CALLER: I was a lifelong Democrat but now I know how to look at both sides and will never vote for another Democrat again in my life. But I’m nervous. I’m not married, but I have two cousins. I have a cousin that went to Penn State, I had a cousin that went to UConn, and they seem to have a better chance ’cause they have more networking opportunities and internships. But all these kids think that if they have a diploma, there’s some gravitas to this diploma. They take out these loans, they go to these tiny little colleges in the middle of nowhere, and they can’t find jobs. I have a cousin who has a criminal justice degree. He’s gone to every police department. Well, now he’s in the jail working in the mail room for $8 an hour. And, Rush, you know, at $8 in the New York Area —
CALLER: — you ain’t going nowhere.
RUSH: If he’s got a criminal justice degree, he should apply at NCIS or CSI: New York or something like that, a TV show. There’s more crime on those shows than in the streets.
RUSH: You know, but you raise a good point. When you said that young people come out of these colleges with diplomas and think that their future is right there in front of them. It’s not their fault! Look at how college education… Look at how that is sold today. Look at how it’s presented. It’s your ticket.
CALLER: Yeah, your ticket to the big time.
RUSH: Ticket to the big time. But it’s instant gratification is one of the characteristics of youth today.
RUSH: The idea of waiting until you’re 40, until the world opens up? “Don’t insult me. What do you mean, wait ’til I’m 40?” When they find out that doors don’t automatically open, they don’t figure out why. They’ve been misled about the value. They’ve been misled about the speed with which things are gonna happen because of this.
CALLER: Right. I’m 60 at the moment. I’ll be 60 in October and I’m unemployed. Try and find a job when you’re 60 and unemployed. My mom worked ’til she was 79 in a hospital in the kitchen and worked a full-time, eight-hour shift.
RUSH: Well, what do you want to do?
CALLER: Well, it’s tough, Rush. You know, I went to the Brooklyn Navy Yard ’cause they have a state program, a federal program and a city program, and it said they had jobs opening up for entry level. And then I read an article in the newspaper, and it was from someone in the city council that said they wanted to pull up the illegals into these middle-class jobs. I doubt if I’ll be hearing from them any time soon. But I read an article I wanted to tell you about, about our esteemed governor, Andrew Cuomo, who in 2016 created 757 jobs and in 2015 created 141 jobs, and in 2014 created 76 jobs. He spent $53 million on advertising for these jobs because he’s got some program up state going.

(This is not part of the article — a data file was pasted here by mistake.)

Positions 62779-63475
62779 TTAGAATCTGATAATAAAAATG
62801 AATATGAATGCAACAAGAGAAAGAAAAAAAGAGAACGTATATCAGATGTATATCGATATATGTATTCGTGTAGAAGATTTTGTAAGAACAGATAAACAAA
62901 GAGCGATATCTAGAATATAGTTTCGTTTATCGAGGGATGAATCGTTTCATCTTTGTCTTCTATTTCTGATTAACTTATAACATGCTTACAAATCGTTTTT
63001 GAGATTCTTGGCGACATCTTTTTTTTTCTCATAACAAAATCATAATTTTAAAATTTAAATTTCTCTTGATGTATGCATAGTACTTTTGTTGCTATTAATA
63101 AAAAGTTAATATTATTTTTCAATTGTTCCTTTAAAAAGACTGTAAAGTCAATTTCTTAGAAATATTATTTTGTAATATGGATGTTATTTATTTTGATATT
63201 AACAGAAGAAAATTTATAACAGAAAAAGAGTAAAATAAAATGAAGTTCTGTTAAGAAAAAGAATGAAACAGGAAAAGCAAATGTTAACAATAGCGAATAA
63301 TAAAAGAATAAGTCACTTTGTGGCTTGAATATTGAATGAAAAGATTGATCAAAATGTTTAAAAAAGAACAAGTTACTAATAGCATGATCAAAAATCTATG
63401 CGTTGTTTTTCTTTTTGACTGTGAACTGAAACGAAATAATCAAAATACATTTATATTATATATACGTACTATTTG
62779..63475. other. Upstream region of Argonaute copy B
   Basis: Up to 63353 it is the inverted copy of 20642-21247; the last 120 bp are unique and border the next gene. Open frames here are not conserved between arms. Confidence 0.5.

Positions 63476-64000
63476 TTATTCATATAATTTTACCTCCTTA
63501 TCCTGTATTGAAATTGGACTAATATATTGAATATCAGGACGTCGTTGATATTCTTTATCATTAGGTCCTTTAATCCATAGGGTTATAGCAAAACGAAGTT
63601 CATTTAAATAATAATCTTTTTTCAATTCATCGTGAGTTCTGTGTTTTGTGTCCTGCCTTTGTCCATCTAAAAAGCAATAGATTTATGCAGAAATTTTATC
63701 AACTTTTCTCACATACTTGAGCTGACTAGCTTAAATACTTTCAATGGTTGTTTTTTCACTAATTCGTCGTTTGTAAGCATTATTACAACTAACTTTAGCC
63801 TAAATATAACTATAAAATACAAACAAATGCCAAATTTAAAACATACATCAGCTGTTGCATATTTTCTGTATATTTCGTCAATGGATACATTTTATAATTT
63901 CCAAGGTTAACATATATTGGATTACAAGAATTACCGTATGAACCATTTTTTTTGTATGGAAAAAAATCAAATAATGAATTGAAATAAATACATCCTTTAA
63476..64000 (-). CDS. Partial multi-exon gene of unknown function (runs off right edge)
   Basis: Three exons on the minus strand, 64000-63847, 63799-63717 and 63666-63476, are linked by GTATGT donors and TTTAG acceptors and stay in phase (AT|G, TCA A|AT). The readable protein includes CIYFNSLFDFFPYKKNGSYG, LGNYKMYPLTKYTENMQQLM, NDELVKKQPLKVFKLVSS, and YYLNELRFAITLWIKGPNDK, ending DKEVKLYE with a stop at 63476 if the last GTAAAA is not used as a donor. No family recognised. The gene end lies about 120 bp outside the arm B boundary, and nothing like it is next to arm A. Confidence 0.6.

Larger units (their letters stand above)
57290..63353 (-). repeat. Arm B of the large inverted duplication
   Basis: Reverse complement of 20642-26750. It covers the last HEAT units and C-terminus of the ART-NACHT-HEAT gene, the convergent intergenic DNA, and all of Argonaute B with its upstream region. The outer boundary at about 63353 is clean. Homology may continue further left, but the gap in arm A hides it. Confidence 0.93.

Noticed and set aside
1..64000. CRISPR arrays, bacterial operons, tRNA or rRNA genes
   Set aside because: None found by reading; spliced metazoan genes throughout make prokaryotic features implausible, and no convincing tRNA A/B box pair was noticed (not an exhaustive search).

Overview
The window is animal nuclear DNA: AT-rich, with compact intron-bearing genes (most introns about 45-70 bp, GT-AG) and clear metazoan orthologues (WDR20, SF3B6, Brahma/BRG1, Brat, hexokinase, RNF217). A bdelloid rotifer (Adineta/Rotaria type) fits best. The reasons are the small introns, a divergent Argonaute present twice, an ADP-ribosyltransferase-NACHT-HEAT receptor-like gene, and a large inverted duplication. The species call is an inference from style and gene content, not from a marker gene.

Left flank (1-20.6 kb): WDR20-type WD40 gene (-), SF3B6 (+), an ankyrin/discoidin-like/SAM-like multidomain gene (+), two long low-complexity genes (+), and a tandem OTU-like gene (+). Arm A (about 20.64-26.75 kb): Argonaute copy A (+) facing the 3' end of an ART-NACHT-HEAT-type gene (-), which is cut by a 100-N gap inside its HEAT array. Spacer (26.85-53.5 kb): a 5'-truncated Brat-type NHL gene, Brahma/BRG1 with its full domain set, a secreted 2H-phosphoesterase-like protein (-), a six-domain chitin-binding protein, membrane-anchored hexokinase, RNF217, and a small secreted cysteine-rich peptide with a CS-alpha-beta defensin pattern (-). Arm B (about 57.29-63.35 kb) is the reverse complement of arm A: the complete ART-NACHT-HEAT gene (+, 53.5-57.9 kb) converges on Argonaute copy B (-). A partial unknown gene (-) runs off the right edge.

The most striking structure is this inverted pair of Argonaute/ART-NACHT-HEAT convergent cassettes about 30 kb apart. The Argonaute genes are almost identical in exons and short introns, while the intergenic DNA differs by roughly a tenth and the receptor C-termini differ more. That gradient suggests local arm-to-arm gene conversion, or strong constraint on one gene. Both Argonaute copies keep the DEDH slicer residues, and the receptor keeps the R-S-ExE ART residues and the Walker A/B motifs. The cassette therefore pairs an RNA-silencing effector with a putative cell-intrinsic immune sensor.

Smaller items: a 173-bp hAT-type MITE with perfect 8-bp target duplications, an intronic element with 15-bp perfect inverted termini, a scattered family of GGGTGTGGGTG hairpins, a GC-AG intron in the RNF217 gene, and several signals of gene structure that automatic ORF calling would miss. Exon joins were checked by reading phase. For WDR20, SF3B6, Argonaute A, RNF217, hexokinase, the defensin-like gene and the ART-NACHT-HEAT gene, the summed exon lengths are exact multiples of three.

RUSH: Well, he’s gotta get reelected.
CALLER: Yes, I know. He wants to be president. Meanwhile, he hasn’t done a damn thing.
RUSH: Let’s take this back to you. You are 60, and I don’t know how you view 60, but have you…? When I said, “What do you want to do?” you didn’t answer me. You started talking about, “Well, I’m looking here and there.”
CALLER: No, I —
RUSH: No, this is a big deal: What do you want to do? What do you want do?
CALLER: (chuckle) Rush, I really would love to be a chef. But at this point I have bulging and herniated disks and stenosis. So that’s out. But I don’t really know what to do! I have to find something that will fit into my disability at the moment, and that’s tough.
RUSH: Well, that is tough. I acknowledge. But I have… The only place I’m going with this is that I’ve always found that if you’re able to identify a desire that you’re gonna get closer to being passionate about that than you will be about something that just comes your way, and since life is to be lived and enjoyed, it’s not… Life is not to be endured and suffered, and it’s not a slog. It’s not designed to be. It doesn’t have to be. I mean, I know it is for all of us at times. But we only get one. There’s only one. We don’t get do-overs in terms of the entire life.
So there’s nothing wrong with actually trying to find a way to get paid doing what you like, whatever it is. And in your case, I know you’re 60. You have to fill your day doing something. I’m gathering, I would assume that most of what you try to do during the day is stuff that you enjoy or at least don’t dislike. And that, to me, would always be… That’s what I did. You know, I got fired a whole bunch of times in radio. As a deejay at age 28, I figured I had failed. I was too old to be a rock ‘n’ roll teenage disc jockey.
So I went to work for a baseball team, and after five years I realized I didn’t like corporate structure. So decided I’d better go back to what I like, ’cause that’s where I’m at least gonna be happy. So I went back to radio, and I tried it in a different way. I’ve just believed that. People I’ve studied and seen who have basically have a day where they have more ups than downs, they’re doing what they like. They have found a way to get paid for something that they like and are passionate about. And it’s not that hard, and it makes much more sense. I know there are compromises.
You need money. You have time to wait to find that thing that actually pays you for doing what you want, so you have to stopgap. But never giving up the quest for what you’re really passionate about, what you really like — and sixties? I disagree! It’s not too old. Depends on how creative, inventive, that you want to be. And all of its predicated on desire. Desire is the great equalizer, because once you have the desire, there’s nothing stopping you, other than you. Anyway, so, you hang in there. You’ll find something. And don’t depend on Cuomo. You have just told us how you can’t depend on Cuomo to find you a job. What, 800 people he’s employed here in however many years?